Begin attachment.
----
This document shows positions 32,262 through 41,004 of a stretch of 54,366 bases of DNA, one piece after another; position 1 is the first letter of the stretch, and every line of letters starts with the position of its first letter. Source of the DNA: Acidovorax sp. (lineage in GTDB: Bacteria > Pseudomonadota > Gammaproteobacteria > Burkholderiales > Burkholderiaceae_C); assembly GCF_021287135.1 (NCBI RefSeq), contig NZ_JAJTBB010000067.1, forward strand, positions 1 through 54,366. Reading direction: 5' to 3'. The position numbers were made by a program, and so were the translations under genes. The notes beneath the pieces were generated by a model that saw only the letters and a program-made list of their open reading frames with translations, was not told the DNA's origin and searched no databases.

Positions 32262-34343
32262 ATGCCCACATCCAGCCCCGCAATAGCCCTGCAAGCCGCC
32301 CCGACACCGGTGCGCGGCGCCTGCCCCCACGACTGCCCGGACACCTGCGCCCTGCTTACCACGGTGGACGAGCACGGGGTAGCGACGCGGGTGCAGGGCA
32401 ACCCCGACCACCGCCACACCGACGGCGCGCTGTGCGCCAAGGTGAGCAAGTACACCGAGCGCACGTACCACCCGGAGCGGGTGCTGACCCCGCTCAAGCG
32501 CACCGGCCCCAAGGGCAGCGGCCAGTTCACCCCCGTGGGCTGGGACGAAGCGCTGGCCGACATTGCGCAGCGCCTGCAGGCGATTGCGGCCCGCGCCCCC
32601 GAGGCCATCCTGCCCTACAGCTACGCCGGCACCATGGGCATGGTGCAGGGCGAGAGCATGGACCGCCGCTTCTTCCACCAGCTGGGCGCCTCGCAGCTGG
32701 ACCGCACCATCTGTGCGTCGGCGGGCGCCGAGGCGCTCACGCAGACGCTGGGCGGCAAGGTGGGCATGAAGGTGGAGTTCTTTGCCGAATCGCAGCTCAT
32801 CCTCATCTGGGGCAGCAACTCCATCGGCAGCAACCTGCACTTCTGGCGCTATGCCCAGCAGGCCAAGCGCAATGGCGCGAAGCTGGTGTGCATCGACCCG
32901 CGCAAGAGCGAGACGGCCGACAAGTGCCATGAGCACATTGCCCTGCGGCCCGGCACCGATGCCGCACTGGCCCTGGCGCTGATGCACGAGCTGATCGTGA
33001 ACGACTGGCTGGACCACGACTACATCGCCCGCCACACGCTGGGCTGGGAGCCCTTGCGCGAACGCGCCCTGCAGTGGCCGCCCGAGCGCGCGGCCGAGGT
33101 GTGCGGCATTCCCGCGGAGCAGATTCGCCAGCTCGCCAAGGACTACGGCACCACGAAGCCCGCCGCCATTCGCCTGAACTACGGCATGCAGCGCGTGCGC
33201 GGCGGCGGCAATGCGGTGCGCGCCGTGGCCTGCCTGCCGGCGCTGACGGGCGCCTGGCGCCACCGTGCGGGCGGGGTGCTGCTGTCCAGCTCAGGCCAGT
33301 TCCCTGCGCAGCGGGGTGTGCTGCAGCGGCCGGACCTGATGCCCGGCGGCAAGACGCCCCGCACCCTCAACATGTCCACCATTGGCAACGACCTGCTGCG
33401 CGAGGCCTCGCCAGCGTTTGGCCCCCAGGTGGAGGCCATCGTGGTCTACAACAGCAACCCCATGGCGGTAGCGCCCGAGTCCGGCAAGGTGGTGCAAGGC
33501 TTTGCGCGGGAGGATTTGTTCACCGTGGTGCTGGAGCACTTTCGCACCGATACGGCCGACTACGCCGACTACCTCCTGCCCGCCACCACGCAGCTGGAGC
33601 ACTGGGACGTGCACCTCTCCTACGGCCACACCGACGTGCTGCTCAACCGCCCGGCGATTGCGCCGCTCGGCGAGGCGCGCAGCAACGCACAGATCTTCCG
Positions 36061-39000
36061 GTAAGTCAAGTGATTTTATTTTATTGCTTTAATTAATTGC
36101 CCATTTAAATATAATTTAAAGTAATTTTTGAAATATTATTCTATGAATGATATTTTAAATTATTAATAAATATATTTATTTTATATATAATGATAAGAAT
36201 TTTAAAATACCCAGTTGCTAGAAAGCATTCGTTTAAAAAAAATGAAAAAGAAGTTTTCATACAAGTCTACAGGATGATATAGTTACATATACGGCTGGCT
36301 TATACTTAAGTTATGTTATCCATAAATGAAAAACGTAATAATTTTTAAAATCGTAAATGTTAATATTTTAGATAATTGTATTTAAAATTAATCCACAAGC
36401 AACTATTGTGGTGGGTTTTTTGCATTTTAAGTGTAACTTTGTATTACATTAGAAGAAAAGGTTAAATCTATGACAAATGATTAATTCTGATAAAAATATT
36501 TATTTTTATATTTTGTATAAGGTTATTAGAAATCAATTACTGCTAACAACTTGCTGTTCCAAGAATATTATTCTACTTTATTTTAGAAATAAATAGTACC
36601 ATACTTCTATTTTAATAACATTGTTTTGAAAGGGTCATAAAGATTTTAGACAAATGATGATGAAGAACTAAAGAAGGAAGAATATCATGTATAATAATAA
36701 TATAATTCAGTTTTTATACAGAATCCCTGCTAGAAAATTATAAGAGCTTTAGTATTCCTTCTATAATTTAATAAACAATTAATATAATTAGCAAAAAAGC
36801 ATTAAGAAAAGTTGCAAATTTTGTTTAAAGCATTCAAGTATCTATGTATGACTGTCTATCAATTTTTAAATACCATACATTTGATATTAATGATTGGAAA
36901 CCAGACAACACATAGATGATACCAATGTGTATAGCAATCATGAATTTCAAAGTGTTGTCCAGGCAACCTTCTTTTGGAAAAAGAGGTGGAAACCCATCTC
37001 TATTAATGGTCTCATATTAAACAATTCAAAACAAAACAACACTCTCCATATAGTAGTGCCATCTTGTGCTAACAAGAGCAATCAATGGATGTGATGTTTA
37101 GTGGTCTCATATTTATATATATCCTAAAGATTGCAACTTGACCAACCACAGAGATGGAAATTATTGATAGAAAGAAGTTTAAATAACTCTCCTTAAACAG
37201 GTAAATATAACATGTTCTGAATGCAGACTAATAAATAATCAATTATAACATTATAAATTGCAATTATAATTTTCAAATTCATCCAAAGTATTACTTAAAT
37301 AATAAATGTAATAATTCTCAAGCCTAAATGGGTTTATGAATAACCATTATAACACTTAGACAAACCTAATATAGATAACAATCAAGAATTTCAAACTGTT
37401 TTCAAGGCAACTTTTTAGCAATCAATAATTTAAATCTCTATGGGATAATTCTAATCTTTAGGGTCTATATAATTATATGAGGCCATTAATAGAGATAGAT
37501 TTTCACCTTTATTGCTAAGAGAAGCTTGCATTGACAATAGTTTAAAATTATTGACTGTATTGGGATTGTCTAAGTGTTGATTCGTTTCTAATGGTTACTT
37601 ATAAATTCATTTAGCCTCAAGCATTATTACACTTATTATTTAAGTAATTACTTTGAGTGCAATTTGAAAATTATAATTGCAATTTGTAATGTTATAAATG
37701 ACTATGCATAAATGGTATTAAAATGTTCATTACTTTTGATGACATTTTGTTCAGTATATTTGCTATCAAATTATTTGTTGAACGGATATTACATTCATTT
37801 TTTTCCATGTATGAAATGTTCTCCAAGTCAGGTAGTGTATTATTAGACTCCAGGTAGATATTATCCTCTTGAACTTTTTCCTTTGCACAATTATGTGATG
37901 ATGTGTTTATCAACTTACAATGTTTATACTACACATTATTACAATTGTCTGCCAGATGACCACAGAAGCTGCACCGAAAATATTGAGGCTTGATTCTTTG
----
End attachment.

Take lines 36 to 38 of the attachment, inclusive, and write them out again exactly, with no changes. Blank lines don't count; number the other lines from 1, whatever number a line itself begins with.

37701 ACTATGCATAAATGGTATTAAAATGTTCATTACTTTTGATGACATTTTGTTCAGTATATTTGCTATCAAATTATTTGTTGAACGGATATTACATTCATTT
37801 TTTTCCATGTATGAAATGTTCTCCAAGTCAGGTAGTGTATTATTAGACTCCAGGTAGATATTATCCTCTTGAACTTTTTCCTTTGCACAATTATGTGATG
37901 ATGTGTTTATCAACTTACAATGTTTATACTACACATTATTACAATTGTCTGCCAGATGACCACAGAAGCTGCACCGAAAATATTGAGGCTTGATTCTTTG